“Josie and the Pussycats” is kind of a “They Live” of its sub-genre, taking a cute premise and turning it on its head to show a decent rock trio and how they become consumed by corporations, merchandising, and the all consuming hunger of the fans that follow. Sadly in 2001, the world was inundated with endless boy bands and pop princesses, all of whom were Caucasian, very blond, and very young, and were always on MTV grinning and getting their fans to spend, spend, spend. So, “Josie and the Pussycats” sadly got lost in the shuffle considered something of a celebration of consumerism, when really it kind of mocked the whole idea.
After the newest hot boy band Du Jour dies mysteriously in a plane crash, slimy music mogul Wyatt Frame discovers local rock trio the Pussycats. Thrusting them in to fame, and rocketing them in celebrity royalty, the Pussycats—or as he renames them: Josie and the Pussycats—learn the horrifying highs and lows of success. But Frame and the manager of their record company Fiona have plans for the Pussycats involving subliminal messages and turning America’s youth in to spending zombies for in vogue merchandise. There is a product placement in almost every frame of the movie, and though it was presumably intended as social satire, audiences simply didn’t get it. Looking back on it, the concept of the running joke still kind of misses the mark mainly because corporations are still trying harder than ever to squeeze in advertising whenever they can.
To add to the confusion, the movie also squeezes in a reference to (then) popular TV host Carson Daly and cast member Tara Reid, both of whom were dating at the time. So is the pairing in Daly’s brief walk on a subtle commentary to our obsession with pseudo-celebrities, or are they just referencing two people who were once a very brief hot tabloid headline? The intentions just come off fuzzy, thus the jokes never land as they should. The cast all do bang up jobs, including the titular trio of Rachel Leigh Cooke, (then) newcomer Rosario Dawson, and Tara Reid. Dawson even takes the kind of bland character of Val and transforms her in to a level headed moral center of the group. Whenever they’re being pulled in to one direction, she questions why, and this becomes an obstacle for the villains of the film.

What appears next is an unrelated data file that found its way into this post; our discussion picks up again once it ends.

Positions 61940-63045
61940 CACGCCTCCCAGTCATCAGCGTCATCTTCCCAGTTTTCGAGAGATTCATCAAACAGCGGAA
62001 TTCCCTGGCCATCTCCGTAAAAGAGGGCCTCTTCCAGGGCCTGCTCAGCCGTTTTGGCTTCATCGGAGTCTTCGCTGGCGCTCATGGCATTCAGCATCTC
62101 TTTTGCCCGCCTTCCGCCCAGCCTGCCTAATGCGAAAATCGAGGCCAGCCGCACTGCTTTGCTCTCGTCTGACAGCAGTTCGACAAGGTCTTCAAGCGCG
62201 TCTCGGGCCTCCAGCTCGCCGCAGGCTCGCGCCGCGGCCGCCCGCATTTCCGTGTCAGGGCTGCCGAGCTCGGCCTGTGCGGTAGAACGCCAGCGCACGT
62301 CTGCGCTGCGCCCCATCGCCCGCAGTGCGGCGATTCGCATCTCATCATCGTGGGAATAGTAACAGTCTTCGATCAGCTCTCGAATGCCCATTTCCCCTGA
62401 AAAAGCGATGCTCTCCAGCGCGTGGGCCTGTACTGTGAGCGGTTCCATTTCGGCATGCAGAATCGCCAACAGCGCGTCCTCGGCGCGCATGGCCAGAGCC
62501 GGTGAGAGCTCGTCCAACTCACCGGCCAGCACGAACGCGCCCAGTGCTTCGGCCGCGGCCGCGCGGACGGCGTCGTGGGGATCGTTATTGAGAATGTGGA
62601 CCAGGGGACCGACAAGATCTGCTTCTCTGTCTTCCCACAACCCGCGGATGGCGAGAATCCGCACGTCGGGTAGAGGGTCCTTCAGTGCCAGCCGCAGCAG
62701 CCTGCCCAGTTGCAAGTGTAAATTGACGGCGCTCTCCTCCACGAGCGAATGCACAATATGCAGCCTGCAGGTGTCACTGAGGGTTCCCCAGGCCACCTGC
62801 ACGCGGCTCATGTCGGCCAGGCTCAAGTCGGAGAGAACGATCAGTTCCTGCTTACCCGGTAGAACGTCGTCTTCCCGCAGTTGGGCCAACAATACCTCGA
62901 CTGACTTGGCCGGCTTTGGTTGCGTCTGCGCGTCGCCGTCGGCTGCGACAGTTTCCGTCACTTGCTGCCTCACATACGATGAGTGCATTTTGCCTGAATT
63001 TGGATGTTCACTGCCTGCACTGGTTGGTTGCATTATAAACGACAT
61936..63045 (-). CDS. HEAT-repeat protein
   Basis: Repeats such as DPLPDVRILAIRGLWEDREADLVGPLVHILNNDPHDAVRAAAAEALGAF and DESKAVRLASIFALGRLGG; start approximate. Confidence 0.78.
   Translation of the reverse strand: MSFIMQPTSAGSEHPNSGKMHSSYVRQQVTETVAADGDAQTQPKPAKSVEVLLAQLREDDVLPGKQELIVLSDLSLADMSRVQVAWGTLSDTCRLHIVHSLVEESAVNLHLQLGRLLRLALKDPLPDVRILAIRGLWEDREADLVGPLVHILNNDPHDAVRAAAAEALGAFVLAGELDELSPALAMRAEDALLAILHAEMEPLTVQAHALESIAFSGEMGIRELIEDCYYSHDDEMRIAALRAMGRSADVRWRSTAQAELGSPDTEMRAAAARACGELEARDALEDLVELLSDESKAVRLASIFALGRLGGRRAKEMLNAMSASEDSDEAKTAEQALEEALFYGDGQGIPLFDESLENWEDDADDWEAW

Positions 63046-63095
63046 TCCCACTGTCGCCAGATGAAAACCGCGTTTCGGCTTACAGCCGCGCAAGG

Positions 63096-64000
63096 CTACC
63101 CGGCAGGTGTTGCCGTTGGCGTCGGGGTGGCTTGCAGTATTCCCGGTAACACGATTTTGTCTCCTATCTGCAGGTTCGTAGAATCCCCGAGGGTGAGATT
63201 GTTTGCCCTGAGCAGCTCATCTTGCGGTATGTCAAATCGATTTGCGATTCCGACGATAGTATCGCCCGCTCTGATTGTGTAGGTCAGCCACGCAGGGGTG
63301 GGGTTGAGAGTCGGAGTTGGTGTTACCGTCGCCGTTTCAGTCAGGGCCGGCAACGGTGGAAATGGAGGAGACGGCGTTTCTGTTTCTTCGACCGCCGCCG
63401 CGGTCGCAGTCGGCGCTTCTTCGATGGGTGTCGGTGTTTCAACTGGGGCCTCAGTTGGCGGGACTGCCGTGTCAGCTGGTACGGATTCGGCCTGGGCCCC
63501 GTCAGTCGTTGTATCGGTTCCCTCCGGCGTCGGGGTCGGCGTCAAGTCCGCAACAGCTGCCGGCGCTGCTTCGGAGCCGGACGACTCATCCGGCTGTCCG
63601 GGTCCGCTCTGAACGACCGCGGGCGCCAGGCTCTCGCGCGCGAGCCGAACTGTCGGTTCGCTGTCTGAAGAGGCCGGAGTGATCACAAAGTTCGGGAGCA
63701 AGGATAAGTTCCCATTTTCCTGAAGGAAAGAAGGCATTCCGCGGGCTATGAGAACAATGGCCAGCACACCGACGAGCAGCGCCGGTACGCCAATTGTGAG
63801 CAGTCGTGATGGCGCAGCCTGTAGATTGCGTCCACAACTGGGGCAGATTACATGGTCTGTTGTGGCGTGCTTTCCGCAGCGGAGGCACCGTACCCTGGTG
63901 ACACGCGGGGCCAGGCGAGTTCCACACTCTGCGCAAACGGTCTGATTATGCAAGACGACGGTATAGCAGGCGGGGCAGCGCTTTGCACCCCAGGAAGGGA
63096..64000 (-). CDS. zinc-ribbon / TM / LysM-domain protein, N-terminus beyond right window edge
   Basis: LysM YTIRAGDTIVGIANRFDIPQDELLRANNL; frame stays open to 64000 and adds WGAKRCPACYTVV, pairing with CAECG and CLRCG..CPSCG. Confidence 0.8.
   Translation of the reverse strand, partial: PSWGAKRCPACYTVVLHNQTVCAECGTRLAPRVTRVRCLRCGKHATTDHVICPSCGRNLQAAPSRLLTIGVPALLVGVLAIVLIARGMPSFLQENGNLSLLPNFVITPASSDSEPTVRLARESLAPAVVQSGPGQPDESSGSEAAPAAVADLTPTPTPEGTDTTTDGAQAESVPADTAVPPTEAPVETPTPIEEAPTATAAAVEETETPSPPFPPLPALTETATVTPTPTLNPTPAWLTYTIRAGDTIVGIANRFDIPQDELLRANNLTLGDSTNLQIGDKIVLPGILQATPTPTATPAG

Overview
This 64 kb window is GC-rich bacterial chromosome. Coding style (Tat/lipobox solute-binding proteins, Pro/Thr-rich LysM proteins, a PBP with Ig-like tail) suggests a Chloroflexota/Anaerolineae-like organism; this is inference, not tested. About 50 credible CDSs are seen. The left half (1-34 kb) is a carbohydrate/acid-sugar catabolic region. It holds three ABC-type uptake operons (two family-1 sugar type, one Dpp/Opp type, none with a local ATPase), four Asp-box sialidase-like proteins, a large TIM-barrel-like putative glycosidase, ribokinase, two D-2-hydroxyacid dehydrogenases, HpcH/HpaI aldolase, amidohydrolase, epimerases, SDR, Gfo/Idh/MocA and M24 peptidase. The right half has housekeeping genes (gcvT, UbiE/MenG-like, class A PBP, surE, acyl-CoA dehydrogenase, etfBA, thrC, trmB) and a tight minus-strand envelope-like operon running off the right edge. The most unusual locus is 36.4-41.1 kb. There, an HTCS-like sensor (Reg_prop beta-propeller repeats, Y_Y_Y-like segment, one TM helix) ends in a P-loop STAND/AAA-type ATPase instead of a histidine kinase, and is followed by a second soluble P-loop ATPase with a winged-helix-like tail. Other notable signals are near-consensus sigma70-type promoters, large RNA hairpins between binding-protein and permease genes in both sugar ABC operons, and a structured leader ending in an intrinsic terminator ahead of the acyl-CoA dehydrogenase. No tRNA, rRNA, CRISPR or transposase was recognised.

Rachel Leigh Cooke also adds an understated charm to Josie adding to the fish out of water dynamic the writers inject. I also really enjoy Alan Cumming who can typically play these kinds of roles in his sleep. It’s too bad that even in 2001, “Josie and the Pussycats” was a little too ahead of its time, since it thinks outside the box in terms of adapting a classic comic strip (I love the animated series, and I don’t care who knows it). It adheres to the source material but subvert expectations by holding up a mirror on a certain point in society. It asks its audience to carve out their own identity, and think of materialism and consumerism as more background music, than something that defines existence. “Josie and the Pussycats” is not a great movie, but it’s a solid musical comedy with some guaranteed chuckles, a great cast, and an admirable wit.